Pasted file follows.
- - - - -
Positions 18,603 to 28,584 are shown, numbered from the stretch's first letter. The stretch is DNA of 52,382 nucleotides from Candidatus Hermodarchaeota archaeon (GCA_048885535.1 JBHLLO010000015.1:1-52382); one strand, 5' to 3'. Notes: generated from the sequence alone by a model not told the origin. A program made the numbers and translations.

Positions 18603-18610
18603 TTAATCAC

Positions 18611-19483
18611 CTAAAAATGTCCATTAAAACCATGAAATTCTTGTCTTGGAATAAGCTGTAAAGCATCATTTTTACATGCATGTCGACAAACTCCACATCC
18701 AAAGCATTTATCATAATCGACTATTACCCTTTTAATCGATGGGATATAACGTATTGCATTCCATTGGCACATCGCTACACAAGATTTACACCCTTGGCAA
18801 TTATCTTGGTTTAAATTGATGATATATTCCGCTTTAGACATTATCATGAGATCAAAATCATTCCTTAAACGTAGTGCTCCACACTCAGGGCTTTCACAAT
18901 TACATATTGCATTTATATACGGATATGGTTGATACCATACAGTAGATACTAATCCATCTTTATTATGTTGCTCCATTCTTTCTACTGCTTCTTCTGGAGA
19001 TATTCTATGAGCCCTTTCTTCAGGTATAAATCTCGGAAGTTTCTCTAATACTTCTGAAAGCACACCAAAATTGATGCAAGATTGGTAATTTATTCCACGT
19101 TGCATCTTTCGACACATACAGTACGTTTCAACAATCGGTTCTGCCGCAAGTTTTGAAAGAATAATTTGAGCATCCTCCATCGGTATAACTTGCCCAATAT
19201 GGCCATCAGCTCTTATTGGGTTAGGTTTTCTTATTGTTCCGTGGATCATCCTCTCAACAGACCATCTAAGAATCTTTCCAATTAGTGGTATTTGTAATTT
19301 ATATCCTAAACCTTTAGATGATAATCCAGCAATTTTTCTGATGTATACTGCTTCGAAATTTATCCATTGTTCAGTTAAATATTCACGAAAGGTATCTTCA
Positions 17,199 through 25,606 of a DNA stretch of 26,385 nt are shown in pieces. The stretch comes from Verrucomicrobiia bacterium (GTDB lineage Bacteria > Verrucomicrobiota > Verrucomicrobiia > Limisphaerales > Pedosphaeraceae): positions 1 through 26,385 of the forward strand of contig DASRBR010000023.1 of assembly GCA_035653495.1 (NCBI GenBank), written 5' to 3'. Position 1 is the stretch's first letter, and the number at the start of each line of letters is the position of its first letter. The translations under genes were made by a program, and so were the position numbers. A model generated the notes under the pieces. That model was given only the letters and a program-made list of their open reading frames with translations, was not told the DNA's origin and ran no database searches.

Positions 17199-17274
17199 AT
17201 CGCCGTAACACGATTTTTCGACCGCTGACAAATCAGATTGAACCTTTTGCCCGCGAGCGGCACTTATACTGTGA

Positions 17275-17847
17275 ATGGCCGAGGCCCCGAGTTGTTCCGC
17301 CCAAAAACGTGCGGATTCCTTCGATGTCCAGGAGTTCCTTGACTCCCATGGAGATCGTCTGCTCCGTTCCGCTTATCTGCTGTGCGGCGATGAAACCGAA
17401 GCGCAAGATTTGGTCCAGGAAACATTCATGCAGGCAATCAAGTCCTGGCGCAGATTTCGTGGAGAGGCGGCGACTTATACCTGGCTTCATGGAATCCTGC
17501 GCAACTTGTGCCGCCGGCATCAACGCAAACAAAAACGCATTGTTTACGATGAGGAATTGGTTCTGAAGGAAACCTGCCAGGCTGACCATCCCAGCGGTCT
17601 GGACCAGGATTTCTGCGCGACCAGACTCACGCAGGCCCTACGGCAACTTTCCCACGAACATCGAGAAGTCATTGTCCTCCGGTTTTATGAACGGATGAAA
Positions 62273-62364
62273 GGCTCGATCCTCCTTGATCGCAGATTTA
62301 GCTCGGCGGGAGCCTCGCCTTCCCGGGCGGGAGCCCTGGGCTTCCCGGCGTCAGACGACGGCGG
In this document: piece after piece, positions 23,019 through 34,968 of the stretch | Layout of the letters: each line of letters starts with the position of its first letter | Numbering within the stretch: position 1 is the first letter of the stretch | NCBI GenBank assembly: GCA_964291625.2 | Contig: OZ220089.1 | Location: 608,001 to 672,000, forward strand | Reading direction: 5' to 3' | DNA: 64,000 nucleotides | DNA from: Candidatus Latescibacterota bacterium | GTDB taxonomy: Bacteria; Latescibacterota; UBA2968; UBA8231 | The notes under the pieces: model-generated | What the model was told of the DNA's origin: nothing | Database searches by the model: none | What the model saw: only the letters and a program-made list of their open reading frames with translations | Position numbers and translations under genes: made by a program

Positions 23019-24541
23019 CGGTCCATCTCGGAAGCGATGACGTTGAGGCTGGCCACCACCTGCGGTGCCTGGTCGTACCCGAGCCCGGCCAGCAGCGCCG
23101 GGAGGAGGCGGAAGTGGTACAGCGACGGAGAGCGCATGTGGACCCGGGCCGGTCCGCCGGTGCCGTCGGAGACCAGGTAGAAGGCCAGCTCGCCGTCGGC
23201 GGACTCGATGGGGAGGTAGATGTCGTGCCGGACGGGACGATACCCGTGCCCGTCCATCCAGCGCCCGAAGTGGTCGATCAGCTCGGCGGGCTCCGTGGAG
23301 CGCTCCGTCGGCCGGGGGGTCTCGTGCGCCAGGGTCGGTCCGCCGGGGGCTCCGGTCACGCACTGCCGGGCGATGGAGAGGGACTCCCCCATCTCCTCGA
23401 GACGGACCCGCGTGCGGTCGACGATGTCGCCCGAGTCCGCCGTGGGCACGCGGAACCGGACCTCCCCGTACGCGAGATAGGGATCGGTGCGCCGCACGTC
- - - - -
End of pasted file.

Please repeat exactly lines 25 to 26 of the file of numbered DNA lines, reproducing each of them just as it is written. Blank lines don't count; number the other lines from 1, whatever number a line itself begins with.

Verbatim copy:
62301 GCTCGGCGGGAGCCTCGCCTTCCCGGGCGGGAGCCCTGGGCTTCCCGGCGTCAGACGACGGCGG
In this document: piece after piece, positions 23,019 through 34,968 of the stretch | Layout of the letters: each line of letters starts with the position of its first letter | Numbering within the stretch: position 1 is the first letter of the stretch | NCBI GenBank assembly: GCA_964291625.2 | Contig: OZ220089.1 | Location: 608,001 to 672,000, forward strand | Reading direction: 5' to 3' | DNA: 64,000 nucleotides | DNA from: Candidatus Latescibacterota bacterium | GTDB taxonomy: Bacteria; Latescibacterota; UBA2968; UBA8231 | The notes under the pieces: model-generated | What the model was told of the DNA's origin: nothing | Database searches by the model: none | What the model saw: only the letters and a program-made list of their open reading frames with translations | Position numbers and translations under genes: made by a program